and briefs, replying to legal in-




JOHN J. O'TOOLE
City Attor-ncy

quiries from other communities and
officials, giving legal advice and
doing numerous other things in con-
nection with the work of the office.

When the Fun Begins

-Among the many people who
daily call at the City Attorney's
office are those who mistake the
identity and the purpose of the same.
I refer to those who, and in man)'
instances, innocently think and be-
lieve that the City Attorney's office
is established for the purpose of aid-
ing and advising all people in their
legal problems and representing



them in actions instituted against
them. Some of these people are
really funny and their problems hu-
morous. It has been Mr. O'Toole's
rule and order to all in his office
since he has been City Attorney,
correctly to inform mistaken people
of their errors and to treat them
with courtesy, and if possible with-
out the taking of too much time, to
advise them what is best for them
to do with reference to their legal
worries. This is simply a reflection
of the man who is our City Attor-
ney, for he is well known for his
kindliness and consideration to all,
particularly to the unfortunate, ig-
norant and misinformed.

Perplexing Inquiries

To cite a few of the inquiries made
by the people last referred to. Peo-
ple have called to ask if they must
pay their rent when they have had
arguments with their landlords.
Frequently, women will want toj
know what they should do when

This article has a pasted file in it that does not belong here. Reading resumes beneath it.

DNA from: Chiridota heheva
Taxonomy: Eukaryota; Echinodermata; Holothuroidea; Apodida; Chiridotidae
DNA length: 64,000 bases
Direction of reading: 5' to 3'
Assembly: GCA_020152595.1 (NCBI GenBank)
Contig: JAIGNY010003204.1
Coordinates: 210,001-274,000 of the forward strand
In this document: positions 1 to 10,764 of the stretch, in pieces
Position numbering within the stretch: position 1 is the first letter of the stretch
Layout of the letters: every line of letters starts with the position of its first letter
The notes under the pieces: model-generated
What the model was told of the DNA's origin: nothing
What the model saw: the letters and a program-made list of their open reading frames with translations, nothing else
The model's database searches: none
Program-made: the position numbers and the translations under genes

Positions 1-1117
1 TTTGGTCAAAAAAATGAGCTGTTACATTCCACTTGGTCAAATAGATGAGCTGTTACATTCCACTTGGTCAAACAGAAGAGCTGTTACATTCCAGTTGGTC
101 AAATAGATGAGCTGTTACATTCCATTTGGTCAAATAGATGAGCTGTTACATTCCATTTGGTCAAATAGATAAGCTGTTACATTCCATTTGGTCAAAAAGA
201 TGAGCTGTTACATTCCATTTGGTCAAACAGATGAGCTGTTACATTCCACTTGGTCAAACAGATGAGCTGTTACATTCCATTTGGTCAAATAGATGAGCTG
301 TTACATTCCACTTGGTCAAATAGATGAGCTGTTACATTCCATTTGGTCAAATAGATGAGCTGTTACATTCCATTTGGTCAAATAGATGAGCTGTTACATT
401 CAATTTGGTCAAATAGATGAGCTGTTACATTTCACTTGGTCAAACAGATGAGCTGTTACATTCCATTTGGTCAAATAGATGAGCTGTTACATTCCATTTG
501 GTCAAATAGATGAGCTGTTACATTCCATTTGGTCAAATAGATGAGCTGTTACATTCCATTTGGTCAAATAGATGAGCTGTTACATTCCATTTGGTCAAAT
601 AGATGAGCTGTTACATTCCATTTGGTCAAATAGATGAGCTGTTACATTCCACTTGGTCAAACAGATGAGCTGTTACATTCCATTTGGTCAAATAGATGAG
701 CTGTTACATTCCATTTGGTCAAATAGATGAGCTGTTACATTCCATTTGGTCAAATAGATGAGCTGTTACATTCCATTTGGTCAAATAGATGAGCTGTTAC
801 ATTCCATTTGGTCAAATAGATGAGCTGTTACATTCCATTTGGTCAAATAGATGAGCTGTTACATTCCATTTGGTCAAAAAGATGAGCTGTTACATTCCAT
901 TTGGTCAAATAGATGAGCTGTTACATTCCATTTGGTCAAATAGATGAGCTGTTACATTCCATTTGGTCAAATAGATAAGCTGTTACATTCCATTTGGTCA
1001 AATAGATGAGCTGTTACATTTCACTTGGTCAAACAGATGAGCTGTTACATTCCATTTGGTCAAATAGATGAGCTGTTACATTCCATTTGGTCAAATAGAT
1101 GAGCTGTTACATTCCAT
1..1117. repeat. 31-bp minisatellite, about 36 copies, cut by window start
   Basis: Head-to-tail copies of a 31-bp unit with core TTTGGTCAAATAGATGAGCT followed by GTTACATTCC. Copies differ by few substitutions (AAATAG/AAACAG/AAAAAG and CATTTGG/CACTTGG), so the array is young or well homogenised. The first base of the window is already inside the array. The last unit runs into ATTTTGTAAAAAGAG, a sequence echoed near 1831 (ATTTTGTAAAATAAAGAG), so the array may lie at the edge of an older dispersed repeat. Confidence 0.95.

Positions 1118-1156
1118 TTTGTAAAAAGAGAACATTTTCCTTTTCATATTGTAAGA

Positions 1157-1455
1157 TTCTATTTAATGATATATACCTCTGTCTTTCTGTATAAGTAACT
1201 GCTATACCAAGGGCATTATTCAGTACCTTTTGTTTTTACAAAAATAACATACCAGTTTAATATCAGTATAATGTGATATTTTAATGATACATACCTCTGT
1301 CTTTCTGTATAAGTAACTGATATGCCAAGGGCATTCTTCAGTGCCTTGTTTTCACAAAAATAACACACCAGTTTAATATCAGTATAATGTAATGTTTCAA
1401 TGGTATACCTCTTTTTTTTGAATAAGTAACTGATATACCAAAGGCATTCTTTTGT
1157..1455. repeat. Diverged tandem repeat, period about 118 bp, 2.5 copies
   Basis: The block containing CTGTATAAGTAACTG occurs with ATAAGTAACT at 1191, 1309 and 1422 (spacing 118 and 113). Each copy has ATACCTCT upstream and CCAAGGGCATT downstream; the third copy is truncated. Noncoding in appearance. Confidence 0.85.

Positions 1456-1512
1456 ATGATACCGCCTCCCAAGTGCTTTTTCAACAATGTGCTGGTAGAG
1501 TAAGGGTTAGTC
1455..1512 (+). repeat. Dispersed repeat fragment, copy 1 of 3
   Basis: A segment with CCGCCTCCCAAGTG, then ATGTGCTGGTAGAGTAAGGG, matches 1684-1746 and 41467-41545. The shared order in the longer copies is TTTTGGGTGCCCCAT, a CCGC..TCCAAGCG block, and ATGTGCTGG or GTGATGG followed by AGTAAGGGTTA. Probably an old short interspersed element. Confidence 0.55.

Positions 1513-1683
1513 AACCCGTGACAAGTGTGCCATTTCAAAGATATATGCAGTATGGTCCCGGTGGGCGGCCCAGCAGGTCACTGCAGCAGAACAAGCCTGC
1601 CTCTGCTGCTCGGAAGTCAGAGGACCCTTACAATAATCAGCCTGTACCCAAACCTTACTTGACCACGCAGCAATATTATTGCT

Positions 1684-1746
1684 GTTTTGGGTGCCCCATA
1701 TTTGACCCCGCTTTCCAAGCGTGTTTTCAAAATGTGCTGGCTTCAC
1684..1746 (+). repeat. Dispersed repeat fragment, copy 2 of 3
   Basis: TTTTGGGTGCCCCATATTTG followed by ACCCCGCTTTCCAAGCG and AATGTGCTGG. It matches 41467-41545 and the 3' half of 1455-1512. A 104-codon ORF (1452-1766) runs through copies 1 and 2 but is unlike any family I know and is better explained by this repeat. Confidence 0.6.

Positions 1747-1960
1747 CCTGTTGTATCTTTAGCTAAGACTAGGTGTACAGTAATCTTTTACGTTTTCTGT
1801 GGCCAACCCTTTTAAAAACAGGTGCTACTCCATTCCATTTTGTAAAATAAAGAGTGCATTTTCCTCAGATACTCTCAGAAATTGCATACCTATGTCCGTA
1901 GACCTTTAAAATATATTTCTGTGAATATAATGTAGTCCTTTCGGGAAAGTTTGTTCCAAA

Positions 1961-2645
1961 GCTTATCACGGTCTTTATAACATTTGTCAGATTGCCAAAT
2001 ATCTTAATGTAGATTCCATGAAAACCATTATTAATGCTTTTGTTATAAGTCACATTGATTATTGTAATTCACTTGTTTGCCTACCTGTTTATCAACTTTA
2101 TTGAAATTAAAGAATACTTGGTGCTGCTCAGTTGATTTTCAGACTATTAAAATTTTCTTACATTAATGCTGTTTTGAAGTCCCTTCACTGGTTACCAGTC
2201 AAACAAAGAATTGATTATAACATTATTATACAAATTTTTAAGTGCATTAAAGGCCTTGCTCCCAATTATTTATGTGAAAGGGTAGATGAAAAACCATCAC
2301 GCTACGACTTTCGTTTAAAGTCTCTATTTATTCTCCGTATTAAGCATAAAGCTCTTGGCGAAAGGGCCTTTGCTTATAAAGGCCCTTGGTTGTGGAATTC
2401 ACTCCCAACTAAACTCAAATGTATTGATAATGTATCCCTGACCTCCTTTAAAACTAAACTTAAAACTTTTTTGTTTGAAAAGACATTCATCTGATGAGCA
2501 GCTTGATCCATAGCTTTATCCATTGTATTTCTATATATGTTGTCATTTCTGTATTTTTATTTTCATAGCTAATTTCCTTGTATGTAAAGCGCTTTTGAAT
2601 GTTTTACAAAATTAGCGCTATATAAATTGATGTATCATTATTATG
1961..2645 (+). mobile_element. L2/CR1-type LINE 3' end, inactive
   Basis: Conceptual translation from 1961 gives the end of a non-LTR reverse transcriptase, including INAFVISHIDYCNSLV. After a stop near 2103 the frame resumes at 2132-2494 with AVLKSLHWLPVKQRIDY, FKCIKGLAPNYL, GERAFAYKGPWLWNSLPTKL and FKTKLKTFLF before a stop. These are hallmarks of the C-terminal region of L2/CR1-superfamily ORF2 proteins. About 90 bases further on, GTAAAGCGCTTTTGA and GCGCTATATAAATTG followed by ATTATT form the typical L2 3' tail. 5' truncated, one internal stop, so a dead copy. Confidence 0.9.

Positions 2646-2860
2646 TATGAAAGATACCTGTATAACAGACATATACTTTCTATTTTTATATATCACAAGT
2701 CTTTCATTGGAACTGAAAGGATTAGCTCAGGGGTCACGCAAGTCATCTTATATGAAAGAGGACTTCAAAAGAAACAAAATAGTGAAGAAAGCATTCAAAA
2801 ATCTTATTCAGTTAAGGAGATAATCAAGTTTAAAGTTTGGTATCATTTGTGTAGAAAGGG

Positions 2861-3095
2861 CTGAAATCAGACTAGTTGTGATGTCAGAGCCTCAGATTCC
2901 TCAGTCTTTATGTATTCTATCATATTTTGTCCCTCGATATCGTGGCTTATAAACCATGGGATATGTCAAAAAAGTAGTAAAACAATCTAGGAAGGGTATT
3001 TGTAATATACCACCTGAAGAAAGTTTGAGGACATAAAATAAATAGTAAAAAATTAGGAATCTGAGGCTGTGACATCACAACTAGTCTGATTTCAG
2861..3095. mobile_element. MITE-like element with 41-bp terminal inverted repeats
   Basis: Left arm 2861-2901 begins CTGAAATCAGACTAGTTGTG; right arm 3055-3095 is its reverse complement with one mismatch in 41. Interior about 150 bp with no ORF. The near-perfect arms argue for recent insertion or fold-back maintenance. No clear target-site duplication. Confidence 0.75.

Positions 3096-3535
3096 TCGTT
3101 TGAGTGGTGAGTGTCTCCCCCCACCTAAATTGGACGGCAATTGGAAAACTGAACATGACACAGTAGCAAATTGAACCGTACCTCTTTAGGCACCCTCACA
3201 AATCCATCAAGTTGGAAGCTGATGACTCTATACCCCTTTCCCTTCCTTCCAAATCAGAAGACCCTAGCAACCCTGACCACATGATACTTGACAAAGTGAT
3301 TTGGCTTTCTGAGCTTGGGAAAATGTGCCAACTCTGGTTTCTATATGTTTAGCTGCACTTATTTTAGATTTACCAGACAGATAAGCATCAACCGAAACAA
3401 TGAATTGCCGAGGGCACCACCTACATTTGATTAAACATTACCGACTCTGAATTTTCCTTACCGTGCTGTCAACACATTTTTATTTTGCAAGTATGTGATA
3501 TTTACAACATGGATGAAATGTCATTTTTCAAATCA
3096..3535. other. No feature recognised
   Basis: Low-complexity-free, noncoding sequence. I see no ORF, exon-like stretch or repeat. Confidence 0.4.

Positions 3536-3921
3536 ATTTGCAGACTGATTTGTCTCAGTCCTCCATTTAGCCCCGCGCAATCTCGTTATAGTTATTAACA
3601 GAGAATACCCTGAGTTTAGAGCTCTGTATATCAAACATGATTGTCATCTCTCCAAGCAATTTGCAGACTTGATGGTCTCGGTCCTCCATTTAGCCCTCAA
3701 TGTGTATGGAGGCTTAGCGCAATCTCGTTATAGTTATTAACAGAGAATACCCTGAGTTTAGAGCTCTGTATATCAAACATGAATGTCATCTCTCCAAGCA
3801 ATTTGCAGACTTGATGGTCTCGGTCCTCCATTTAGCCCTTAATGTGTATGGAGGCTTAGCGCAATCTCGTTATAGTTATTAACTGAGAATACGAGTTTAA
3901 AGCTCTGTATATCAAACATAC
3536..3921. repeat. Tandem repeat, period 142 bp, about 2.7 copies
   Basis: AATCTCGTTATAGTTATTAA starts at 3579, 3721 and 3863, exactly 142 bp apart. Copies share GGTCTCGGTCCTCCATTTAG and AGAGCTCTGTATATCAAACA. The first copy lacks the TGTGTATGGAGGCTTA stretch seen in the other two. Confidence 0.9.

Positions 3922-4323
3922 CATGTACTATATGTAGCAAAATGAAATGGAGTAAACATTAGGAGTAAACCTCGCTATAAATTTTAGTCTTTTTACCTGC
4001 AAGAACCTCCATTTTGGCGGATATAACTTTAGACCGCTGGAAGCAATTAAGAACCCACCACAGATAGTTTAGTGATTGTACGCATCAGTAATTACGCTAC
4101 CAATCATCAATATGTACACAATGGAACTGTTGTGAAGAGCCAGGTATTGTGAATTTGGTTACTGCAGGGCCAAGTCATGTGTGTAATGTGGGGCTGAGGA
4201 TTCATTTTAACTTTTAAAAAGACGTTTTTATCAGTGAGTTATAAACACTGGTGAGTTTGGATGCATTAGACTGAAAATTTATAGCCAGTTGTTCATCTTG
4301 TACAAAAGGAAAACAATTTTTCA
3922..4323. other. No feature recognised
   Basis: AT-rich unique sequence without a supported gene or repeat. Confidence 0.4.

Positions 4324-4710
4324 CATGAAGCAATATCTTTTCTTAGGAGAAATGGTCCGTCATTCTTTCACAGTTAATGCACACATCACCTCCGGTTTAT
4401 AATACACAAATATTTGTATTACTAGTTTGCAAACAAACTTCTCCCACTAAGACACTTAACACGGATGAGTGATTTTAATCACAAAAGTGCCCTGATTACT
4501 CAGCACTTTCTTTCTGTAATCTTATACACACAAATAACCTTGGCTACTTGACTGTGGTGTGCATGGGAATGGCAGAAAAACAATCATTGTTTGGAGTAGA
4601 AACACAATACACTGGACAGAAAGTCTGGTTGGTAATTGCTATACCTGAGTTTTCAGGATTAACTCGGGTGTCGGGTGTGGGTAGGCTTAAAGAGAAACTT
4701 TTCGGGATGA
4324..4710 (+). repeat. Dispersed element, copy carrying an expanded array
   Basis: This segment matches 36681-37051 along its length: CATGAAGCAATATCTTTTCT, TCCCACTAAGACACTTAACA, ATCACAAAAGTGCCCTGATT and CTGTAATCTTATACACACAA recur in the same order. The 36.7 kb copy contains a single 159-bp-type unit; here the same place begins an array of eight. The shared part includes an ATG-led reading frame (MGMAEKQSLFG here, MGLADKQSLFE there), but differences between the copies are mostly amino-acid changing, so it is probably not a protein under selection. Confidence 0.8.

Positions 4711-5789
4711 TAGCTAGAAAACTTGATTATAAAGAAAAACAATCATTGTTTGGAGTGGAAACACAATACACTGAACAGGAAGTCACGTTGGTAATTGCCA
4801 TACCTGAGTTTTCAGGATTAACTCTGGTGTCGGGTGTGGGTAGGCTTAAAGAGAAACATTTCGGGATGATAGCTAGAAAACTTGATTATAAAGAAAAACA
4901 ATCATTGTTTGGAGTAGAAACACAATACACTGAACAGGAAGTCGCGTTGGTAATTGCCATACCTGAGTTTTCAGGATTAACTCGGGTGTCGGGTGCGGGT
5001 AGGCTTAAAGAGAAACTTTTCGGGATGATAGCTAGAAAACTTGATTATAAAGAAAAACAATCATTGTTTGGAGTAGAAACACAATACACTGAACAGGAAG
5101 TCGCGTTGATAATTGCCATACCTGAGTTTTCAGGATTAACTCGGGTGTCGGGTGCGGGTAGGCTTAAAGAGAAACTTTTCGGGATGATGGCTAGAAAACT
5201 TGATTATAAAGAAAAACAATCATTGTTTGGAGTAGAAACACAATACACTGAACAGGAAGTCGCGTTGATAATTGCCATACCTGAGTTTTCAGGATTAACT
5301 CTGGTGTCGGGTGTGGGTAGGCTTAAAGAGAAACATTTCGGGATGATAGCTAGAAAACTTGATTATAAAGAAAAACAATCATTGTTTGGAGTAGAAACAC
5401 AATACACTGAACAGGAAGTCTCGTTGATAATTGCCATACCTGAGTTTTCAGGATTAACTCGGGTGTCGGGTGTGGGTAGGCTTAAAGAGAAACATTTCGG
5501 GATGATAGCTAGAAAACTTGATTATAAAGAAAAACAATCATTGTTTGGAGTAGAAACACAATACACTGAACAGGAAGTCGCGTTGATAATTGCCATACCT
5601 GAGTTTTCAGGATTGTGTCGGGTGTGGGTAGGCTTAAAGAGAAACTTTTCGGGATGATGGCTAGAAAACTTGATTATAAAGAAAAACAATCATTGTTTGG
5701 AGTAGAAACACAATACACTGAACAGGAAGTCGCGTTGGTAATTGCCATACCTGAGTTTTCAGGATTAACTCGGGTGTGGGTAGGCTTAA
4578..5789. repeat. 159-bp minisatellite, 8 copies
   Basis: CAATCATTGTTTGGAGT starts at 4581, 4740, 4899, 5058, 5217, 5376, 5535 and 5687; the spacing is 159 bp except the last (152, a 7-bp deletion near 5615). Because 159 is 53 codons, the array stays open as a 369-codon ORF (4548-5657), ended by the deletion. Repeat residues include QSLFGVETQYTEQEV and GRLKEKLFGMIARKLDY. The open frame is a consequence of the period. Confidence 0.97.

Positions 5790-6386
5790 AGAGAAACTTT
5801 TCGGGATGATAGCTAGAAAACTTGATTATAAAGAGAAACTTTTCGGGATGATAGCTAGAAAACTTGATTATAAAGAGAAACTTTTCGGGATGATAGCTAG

their laundries fail to return some
of their washing. One day a ladyl
called and wanted to know how she
could get rid of her mother-in-law,|
who lived with her husband ano
herself and interfered with the man-1
agement of her home. Leases and I
other written documents are often
l-.rought to the office with the re-
quest that we advise whether or not



THE MUNICIPAL EMPLOY E E



43




The Most Versatile

Adverrising Sign

in America

C.H. JENKINS CO., Inc.

Distributors
457 Kearny Street

Phone KEamy 4940




When you want better

LIGHTING FIXTURES

insist on

THOMAS DAY CO-

725 Mission Street
SAN FRANCISCO



"The Choice of the World's Products

for

HOME, HOTEL and INSTITUTION'



Hotel and Restaurant

Equipment and Supplies

Crockery, Glassware,

Silverware, Kitchen

Appliances, Ranges



Household Supplies

Furnaces, Heaters

Refrigerators, Stoves

Utensils, Fireplace Goods



CONTRACT TILE WORK



MANGRUM-HOLBROOK COMPANY



1235 Mission Street
WHOLESALERS



IMPORTERS



San Francisco, Calif.
MANUFACTURERS



Copeland Electric Refrigerators




and




Bosch Radios




ARTHUR DAHL




470 Sutter Street KEarny


8753



Here are some outstanding and exclusive features of our

NEON SIGNS "DE LUXE"

Approved by the Underwriters Laboratories